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This page provides an overview of 1 article related to 'rdfa'. Note that filters may be applied to display a sub-set of articles in this category (see FAQs on filtering for usage tips). Select this link to remove all filters.

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RDFa (or Resource Description Framework - in - attributes) is a W3C Recommendation that adds a set of attribute level extensions to XHTML for embedding rich metadata within Web documents. The RDF data model mapping enables its use for embedding RDF triples within XHTML documents, it also enables the extraction of RDF model triples by compliant user agents. The W3C RDF in XHTML Taskforce is also working on an implementation for non-XML versions of HTML. The primary issue for the non-XML implementation is how to handle the lack of XML namespaces. (Excerpt from Wikipedia article: RDFa)

Key statistics

Metadata related to 'rdfa' (as derived from all content tagged with this term):

  • Number of articles referring to 'rdfa': 7 (0.4% of published articles)
  • Total references to 'rdfa' across all Ariadne articles: 9
  • Average number of references to 'rdfa' per Ariadne article: 1.29
  • Earliest Ariadne article referring to 'rdfa': 2007-04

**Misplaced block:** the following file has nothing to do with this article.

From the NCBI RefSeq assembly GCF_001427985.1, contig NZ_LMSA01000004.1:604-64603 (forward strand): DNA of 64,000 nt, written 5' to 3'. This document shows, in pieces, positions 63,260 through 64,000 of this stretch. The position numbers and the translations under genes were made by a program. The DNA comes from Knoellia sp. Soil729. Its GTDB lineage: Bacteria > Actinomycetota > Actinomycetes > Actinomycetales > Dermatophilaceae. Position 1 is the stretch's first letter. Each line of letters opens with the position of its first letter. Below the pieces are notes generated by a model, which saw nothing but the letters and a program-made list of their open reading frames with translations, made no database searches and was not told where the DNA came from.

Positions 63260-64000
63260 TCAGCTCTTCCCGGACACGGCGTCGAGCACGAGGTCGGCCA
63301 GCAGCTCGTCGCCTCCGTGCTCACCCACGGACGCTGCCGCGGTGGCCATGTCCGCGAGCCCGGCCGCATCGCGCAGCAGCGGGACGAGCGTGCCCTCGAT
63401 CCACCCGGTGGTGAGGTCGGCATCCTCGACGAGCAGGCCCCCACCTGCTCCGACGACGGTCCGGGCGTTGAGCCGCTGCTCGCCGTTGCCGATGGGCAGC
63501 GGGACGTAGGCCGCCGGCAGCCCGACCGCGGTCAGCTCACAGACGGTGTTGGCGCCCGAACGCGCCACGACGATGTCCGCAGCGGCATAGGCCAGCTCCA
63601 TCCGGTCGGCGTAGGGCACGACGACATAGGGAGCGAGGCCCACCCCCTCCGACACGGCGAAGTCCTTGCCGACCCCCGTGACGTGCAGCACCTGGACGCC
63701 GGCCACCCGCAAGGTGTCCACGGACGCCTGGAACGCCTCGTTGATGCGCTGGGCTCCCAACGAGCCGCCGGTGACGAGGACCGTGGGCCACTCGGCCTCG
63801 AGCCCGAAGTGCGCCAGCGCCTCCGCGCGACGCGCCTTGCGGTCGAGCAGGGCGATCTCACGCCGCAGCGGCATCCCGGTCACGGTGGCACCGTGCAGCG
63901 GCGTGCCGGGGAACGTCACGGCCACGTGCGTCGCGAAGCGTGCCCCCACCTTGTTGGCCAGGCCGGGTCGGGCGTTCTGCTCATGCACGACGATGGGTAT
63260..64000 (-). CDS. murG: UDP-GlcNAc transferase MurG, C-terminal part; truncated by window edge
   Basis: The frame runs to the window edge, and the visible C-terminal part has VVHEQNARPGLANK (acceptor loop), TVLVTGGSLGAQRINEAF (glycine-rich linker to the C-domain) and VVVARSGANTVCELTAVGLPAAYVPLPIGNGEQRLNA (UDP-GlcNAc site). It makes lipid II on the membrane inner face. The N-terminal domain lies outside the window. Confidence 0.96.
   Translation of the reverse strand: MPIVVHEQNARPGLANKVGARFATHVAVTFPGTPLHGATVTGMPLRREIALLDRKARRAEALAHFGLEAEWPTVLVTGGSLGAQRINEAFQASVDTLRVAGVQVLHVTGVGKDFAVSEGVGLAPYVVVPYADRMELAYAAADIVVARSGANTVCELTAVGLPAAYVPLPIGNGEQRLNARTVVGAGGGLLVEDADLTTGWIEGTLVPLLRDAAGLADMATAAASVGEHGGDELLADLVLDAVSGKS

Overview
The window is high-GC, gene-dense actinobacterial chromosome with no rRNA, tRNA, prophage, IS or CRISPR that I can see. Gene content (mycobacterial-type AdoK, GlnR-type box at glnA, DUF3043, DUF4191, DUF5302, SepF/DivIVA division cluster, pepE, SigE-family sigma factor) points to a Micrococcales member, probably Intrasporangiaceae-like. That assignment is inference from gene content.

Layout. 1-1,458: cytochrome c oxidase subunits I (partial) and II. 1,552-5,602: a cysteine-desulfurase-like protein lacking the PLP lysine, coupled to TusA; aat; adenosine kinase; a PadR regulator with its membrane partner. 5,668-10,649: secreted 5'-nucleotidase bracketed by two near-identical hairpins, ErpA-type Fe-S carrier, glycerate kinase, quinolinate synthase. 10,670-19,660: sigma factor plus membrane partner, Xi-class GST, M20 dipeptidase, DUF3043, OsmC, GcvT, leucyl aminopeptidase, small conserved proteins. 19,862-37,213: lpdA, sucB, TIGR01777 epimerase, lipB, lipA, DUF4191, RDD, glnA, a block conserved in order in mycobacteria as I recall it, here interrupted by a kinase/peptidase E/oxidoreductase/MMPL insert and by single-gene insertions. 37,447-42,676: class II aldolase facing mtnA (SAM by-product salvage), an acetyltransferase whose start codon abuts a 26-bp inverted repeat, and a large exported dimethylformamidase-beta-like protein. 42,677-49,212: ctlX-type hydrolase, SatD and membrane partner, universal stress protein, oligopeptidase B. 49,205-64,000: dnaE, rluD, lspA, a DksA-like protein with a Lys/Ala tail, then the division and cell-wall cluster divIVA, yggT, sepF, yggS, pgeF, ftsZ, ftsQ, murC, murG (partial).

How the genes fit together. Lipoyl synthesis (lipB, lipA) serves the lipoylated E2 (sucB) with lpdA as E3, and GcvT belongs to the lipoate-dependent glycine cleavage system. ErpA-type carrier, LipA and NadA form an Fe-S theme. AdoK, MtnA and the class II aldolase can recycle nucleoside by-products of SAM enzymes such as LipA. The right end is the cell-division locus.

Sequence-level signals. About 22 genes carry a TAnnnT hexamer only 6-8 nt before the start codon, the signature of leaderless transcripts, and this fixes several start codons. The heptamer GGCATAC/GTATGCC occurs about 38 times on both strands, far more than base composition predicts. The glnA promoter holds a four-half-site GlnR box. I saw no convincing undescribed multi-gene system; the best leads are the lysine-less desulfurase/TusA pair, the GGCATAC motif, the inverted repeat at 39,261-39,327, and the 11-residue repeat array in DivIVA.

• Trending factor of 'rdfa': 0 (see FAQs on monitoring of trends)

See our 'rdfa' overview for more data and comparisons with other tags. For visualisations of metadata related to timelines, bands of recency, top authors, and and overall distribution of authors using this term, see our 'rdfa' usage charts. Usage chart icon

Top authors

Ariadne contributors most frequently referring to 'rdfa':

  1. paul walk (see articles on this topic by this author)
  2. mahendra mahey (see articles on this topic by this author)
  3. tore hoel (see articles on this topic by this author)
  4. keith doyle (see articles on this topic by this author)
  5. mia ridge (see articles on this topic by this author)

Note: Links to all articles by authors listed above set filters to display articles by each author in the overview below. Select this link to remove all filters.

Titlesort icon Article summary Date

Why UK Further and Higher Education Needs Local Software Developers

Mahendra Mahey and Paul Walk discuss the work of the Developer Community Supporting Innovation (DevCSI) Project which focuses on building capacity for software developers in UK Further and Higher Education to support innovation in the sector.

October 2010, issue65, feature article

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by Dr. Radut